• Reuters Corpus: A large collection of Reuters News stories.
  • Fine-Grained NER (FGN)

Sentiment Analysis

  • SST (Stanford Sentiment Treebank)
  • IMDb: A large dataset of movie reviews with binary sentiment classification labels.

Semantic Role Labeling (SRL): models the predicate-argument structure of a sentence, and is often described as answering “Who did what to whom”.

Sentence similarity: also known as paraphrase detection

  • MRPC (MicRosoft Paraphrase Corpus): It contains pairs of sentences extracted from news sources on the web, with annotations indicating whether each pair is semantically equivalent.
  • QQP (Quora Question Pairs) STS Benchmark: Semantic Textual Similarity

Sentence Acceptability: a task to annotate sentences for grammatical acceptability.

  • CoLA (Corpus of Linguistic Acceptability): a binary single-sentence classification task.

Text Chunking: To divide a text in syntactically correlated parts of words.

Part-of-Speech (POS) Tagging: tag parts of speech to each token, such as noun, verb, adjective, etc. the Wall Street Journal portion of the Penn Treebank (Marcus et al., 1993).

Machine Translation: See Standard NLP page.

  • WMT 2015 English-Czech data (Large)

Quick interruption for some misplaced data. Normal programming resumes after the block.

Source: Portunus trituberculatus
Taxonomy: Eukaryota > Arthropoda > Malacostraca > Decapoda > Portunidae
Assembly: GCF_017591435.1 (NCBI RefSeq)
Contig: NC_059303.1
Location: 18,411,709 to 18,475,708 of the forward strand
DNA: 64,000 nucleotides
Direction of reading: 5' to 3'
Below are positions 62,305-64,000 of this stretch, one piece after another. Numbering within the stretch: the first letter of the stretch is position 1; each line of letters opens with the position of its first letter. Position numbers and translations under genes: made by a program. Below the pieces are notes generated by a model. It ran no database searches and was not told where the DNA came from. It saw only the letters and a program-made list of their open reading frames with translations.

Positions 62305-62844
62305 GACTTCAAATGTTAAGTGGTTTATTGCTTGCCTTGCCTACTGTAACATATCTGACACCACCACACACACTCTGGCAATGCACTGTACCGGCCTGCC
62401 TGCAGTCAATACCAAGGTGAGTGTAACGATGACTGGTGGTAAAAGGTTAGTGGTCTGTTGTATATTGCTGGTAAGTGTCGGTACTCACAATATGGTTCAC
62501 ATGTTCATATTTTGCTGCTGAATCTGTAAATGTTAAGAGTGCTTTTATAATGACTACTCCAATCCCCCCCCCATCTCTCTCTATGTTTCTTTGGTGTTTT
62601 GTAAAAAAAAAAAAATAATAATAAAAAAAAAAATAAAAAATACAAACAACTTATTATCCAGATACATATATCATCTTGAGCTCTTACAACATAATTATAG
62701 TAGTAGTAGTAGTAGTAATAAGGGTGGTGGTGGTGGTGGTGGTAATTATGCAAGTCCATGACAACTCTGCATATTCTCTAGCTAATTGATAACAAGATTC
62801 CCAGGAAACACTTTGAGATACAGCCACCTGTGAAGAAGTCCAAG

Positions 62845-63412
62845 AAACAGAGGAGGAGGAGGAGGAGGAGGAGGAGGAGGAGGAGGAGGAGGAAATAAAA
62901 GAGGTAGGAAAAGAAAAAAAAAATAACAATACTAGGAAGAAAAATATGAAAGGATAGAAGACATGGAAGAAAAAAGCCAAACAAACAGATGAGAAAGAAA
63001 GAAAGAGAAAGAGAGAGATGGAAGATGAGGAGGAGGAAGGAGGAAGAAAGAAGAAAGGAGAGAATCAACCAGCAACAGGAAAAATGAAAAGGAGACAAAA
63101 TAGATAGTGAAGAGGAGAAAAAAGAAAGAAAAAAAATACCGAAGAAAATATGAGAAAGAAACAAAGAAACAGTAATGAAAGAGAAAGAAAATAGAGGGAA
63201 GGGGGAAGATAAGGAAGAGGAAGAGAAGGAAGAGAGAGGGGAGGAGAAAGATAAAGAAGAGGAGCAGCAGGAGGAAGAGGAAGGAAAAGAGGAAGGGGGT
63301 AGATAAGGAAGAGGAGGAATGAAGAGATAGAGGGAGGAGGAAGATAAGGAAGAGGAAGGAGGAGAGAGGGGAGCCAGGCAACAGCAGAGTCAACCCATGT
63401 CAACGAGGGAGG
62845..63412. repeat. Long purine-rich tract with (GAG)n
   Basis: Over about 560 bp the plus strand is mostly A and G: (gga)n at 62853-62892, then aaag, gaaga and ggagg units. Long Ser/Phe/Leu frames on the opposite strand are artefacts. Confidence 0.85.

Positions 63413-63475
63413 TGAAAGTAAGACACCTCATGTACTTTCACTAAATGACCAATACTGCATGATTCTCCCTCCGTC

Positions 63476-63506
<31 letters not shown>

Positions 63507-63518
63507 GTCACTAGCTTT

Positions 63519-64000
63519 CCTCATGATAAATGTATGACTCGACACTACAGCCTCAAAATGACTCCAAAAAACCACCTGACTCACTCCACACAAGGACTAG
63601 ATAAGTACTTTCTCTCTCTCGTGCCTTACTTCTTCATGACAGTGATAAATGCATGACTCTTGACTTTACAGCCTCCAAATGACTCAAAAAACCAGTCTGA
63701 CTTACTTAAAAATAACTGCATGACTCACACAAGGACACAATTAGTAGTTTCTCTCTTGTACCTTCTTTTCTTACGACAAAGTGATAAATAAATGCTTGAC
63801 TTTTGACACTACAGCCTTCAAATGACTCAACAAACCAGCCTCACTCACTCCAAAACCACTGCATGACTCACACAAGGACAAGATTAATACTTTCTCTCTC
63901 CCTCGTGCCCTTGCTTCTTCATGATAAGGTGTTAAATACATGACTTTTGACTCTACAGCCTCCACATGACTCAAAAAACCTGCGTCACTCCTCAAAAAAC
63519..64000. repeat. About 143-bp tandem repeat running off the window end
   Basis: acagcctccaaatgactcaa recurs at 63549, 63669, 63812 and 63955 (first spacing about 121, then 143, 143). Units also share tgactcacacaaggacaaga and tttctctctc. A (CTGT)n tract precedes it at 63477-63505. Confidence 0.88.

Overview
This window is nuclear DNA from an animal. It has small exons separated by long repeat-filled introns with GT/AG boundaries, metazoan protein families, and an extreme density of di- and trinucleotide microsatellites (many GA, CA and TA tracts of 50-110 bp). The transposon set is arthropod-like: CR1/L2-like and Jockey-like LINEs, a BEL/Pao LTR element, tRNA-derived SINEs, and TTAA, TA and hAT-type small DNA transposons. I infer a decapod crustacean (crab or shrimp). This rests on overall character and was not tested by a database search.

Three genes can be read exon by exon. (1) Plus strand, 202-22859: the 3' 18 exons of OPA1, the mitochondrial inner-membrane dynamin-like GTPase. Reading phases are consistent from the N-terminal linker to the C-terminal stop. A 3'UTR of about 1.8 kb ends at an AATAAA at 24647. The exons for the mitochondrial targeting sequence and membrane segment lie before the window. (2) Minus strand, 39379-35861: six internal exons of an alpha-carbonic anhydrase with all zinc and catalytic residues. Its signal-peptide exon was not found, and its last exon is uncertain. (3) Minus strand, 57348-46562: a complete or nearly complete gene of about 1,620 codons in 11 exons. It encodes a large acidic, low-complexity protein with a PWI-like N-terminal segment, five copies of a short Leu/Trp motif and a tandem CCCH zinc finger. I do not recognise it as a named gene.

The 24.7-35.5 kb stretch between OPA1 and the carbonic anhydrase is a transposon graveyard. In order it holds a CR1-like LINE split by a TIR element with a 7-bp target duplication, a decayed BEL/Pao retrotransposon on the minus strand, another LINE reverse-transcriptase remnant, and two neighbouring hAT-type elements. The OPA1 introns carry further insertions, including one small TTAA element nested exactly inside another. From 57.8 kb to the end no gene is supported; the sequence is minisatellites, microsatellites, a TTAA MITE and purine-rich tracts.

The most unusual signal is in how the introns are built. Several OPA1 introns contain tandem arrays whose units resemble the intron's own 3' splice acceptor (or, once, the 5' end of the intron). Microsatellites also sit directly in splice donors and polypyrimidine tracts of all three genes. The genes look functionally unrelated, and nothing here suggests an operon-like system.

• WMT 2014 English-German data (Medium)
  • IWSLT 2015 English-Vietnamese data (Small)

Coreference Resolution: cluster mentions in text that refer to the same underlying real world entities.

GLUE multi-task benchmark:

Unsupervised pre-training dataset


[1] Bryan McCann, et al. “Learned in translation: Contextualized word vectors.” NIPS. 2017.

[2] Kevin Clark et al. “Semi-Supervised Sequence Modeling with Cross-View Training.” EMNLP 2018.

[3] Matthew E. Peters, et al. “Deep contextualized word representations.” NAACL-HLT 2017.

[4] OpenAI Blog “Improving Language Understanding with Unsupervised Learning”, June 11, 2018.

[5] Jeremy Howard and Sebastian Ruder. “Universal language model fine-tuning for text classification.” ACL 2018.

[6] Alec Radford et al. “Improving Language Understanding by Generative Pre-Training”. OpenAI Blog, June 11, 2018.

[7] Jacob Devlin, et al. “BERT: Pre-training of deep bidirectional transformers for language understanding.” arXiv:1810.04805 (2018).

[8] Mike Schuster, and Kaisuke Nakajima. “Japanese and Korean voice search.” ICASSP. 2012.

[9] Google’s Neural Machine Translation System: Bridging the Gap between Human and Machine Translation

[10] Ashish Vaswani, et al. “Attention is all you need.” NIPS 2017.

[11] Peter J. Liu, et al. “Generating wikipedia by summarizing long sequences.” ICLR 2018.

[12] Sebastian Ruder. “10 Exciting Ideas of 2018 in NLP” Dec 2018.